“Saadiah certainly was not trying to syncretize Judaism with Islam or write an Islamicized translation of the Torah for the benefit of Muslims; had he so desired, he could easily have incorporated many more references to the Qur’an into his Tafsir.
The gaon was, however, willing to take from Islam those terms, traditions, and insights which he found to be valuable for his own purposes, and he was able to integrate them successfully into a work that remains quintessentially Jewish, so much so that his Tafsir came to be accepted as the authoritative rabbinic translation of the Torah into Arabic.”

Bringing all the above into some form of modern context:
It may be of value to relate R. Saadia’s Tafsir, to R. Shimshon Raphael Hirsch’s German translation and commentary to the Torah. This also created a stir amongst the more traditionally conservative Jews of his era. Yet, when one understands the milieu, background and environment in which he wrote - his works take on very different, if not crucial, meaning.
The same may be said for ‘The Pentateuch and Haftorahs of Chief Rabbi of the United Kingdom Dr J.H. Hertz, which many too, have criticised for its more than occasional reference to non-Jewish commentators.
This is what Solomon Schechter wrote of Hertz in 1901:
 “[T]he new century does not open under very favourable auspices for Judaism…[O]ur Scriptures are the constant object of attack, our history is questioned, and its morality is declared to be an inferior sort…[T]he younger generation…if not directly hostile, are by dint of mere ignorance sadly indifferent to everything Jewish, and incapable of taking the place of their parents in the Synagogue…”
Schechter argued that an English commentary on the Five Books (and the rest of the Bible as well), written under Jewish auspices, was needed to respond to these challenges.[22]
Perhaps one must view the Tafsir of Rav Saadia Gaon in a similar manner.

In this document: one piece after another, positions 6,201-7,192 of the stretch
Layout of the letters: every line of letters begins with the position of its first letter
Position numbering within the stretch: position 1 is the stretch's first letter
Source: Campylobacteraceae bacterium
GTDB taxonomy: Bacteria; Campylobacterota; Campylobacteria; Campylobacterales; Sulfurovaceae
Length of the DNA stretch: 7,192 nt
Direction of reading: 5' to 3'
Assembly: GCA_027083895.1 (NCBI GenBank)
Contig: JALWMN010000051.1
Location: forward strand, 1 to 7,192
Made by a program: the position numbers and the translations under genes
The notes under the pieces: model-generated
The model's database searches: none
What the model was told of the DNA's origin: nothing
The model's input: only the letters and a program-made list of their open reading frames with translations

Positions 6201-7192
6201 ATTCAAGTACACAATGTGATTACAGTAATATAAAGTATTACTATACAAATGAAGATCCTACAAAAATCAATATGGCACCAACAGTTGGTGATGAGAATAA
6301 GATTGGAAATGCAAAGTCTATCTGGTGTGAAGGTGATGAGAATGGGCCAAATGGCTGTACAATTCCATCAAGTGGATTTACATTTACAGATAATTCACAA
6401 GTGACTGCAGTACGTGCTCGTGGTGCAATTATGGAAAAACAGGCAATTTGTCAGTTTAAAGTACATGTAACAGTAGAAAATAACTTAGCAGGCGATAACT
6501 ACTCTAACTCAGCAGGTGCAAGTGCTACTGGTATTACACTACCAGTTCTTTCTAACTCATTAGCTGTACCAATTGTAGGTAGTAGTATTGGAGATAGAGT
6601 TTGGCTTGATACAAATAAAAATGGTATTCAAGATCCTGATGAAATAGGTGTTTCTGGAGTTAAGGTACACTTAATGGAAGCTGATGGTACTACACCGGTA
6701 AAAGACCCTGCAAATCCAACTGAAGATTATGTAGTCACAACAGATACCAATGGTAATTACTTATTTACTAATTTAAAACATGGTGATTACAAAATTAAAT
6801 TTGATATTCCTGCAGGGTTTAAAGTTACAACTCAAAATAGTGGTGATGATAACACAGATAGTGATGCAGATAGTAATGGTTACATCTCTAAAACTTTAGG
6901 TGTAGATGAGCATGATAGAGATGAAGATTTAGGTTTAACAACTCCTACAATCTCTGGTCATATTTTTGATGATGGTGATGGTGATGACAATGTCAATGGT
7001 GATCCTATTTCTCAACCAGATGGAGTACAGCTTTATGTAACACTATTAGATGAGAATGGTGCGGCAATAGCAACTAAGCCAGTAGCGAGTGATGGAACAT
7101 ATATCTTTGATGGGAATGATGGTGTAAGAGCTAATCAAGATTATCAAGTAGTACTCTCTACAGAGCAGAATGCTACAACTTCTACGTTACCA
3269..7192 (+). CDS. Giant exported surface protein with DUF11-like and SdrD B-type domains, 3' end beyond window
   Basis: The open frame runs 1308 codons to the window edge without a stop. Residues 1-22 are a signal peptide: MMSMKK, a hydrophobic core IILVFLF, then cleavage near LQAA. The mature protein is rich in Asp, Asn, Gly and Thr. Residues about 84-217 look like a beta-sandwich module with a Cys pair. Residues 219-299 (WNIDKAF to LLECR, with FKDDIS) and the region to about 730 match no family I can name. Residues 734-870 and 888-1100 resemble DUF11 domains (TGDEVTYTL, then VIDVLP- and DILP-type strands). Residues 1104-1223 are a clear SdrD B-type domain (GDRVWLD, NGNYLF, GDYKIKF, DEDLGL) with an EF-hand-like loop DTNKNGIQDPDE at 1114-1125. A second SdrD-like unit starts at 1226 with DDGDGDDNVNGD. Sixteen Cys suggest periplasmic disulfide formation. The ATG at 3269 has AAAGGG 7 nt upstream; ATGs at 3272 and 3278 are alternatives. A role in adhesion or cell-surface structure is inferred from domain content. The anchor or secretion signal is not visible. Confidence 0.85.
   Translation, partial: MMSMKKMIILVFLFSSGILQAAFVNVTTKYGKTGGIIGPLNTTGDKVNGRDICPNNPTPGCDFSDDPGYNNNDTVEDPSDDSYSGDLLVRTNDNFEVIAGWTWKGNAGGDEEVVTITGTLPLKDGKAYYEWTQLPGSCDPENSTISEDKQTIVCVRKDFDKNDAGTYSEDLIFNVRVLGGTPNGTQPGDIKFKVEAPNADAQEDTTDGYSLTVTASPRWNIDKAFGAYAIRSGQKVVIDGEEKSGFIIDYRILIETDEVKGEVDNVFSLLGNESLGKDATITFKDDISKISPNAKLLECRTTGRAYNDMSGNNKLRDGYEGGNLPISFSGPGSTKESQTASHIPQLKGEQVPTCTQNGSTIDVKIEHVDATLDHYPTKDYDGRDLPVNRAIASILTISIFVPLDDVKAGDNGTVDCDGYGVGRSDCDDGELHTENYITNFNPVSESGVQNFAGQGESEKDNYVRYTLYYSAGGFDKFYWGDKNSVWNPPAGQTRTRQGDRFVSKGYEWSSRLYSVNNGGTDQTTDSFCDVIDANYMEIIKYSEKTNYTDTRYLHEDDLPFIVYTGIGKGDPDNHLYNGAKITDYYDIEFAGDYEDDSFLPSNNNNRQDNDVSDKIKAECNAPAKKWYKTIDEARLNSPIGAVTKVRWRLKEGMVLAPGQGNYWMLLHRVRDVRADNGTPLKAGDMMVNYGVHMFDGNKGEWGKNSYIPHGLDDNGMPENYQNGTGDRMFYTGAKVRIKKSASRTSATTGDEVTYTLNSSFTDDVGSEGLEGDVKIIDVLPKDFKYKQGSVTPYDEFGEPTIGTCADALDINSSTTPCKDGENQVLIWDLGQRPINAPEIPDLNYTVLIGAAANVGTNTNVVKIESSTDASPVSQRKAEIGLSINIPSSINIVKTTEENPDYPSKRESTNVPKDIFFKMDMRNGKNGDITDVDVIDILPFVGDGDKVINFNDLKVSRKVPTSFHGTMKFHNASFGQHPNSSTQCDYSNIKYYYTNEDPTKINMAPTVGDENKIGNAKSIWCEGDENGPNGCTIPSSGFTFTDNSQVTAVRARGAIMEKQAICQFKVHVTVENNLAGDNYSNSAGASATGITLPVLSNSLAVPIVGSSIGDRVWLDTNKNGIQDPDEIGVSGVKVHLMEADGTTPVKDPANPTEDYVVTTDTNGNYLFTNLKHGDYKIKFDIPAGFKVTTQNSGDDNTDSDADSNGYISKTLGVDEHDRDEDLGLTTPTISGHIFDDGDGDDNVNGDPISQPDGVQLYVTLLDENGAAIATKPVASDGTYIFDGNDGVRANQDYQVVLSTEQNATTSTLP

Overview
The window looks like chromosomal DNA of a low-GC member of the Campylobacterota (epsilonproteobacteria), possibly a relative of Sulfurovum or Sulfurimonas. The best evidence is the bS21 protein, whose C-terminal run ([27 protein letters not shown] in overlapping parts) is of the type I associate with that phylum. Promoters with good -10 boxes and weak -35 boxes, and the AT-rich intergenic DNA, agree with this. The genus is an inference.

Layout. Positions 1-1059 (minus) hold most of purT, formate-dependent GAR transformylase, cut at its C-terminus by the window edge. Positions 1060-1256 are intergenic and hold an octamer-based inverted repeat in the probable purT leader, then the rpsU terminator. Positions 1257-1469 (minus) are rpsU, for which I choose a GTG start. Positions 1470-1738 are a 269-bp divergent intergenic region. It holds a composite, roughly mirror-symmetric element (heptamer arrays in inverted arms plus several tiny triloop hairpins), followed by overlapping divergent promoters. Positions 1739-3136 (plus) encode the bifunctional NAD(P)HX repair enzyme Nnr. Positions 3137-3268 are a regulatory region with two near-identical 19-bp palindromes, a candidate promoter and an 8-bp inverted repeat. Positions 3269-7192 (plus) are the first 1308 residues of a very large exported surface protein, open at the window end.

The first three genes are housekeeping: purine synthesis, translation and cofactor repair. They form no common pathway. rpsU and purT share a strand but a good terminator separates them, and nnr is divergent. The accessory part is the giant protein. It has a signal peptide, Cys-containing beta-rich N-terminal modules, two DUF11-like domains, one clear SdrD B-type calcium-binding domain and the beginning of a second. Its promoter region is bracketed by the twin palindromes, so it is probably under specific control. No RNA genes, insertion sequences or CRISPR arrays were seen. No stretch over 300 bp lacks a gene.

[1] Some say 892.
[2] The Use of Islamic Sources in Saadiah Gaon’s Tafsir of the Torah, by David M. Freidenreich. (Columbia University).
[3] Parenthesis mine.
[4] Fayum was in Upper Egypt.
[5] The Abbasid Caliphate was the third Caliphate after Muhammad. The name comes from Muhammad’s uncle Abbas ibn Abdul-Muttalib (566-653CE). It was centred in Baghdad (established in 762) and succeeded the Umayyad Caliphate in the Abbasid Revolution in 750. ‘Persianate customs’ were adopted, and science, scholarship and art were encouraged in what was to become the Golden Age of Islam.
[6] Another ‘foreigner’ was Yehudai Gaon, about a century earlier, during the mid-700s, see here.
[7] Parenthesis mine.                          
[8] In some manuscripts ‘commandments’ (mitzvoth instead of milot).
[9] Translation by Freidenreich.
[10]Parenthesis mine.
[11] Qur’an 61:5.
[12] Yoma 18b, and Yevamot 37b.
[13] Devarim 23:18. “Lo tiheyeh kedeisha mi’bnot Yisrael
[14] Bereishit 38:15.
[15] Bereishit 16:7.
[16] Bereishit  10:30.
[17] Bereishit 39:12.
[18] Qur’an 12.
[19] Qur’an 2: 64-71.
[20] Parenthesis mine.         
[21] Parenthesis mine.
[22] The Story of the Hertz Chumash.

Sunday, 11 November 2018


A fragment of  Targum Onkelos

A typical Chumash with Targum Onkelos in Aramaic on the left, next to the Torah text in Hebrew on the right.

 On opening almost any Chumash, one notices an Aramaic translation of the Hebrew text which is often printed directly opposite the words of the Torah. This is known as Targum Onkelos (or ‘the translation of Onkelos’).

According to tradition, Ezra the Scribe was the first to translate the Torah into Aramaic. Aramaic was the language of the Jews of Babylon, and when they returned with Ezra to Eretz Yisrael to build the Second Temple, they had forgotten Hebrew and hence the need for an Aramaic translation.

Ezra’s Aramaic translation was lost to history and it was only centuries later that Onkelos produced his Aramaic translation of the Torah.

Onkelos, also known as Onkelos haGer, was a convert to Judaism.

Who exactly was Onkelos - when did he live - what was his story – and how did the translation of a convert get to share centre stage together with the Torah text itself?


For a lovely introduction to Onkelos, one can read a short portrait published by Kehot which deals with some of the episodes “in the Talmud and Midrash where we find enough material to put together the life story of this great giant in Jewish history..."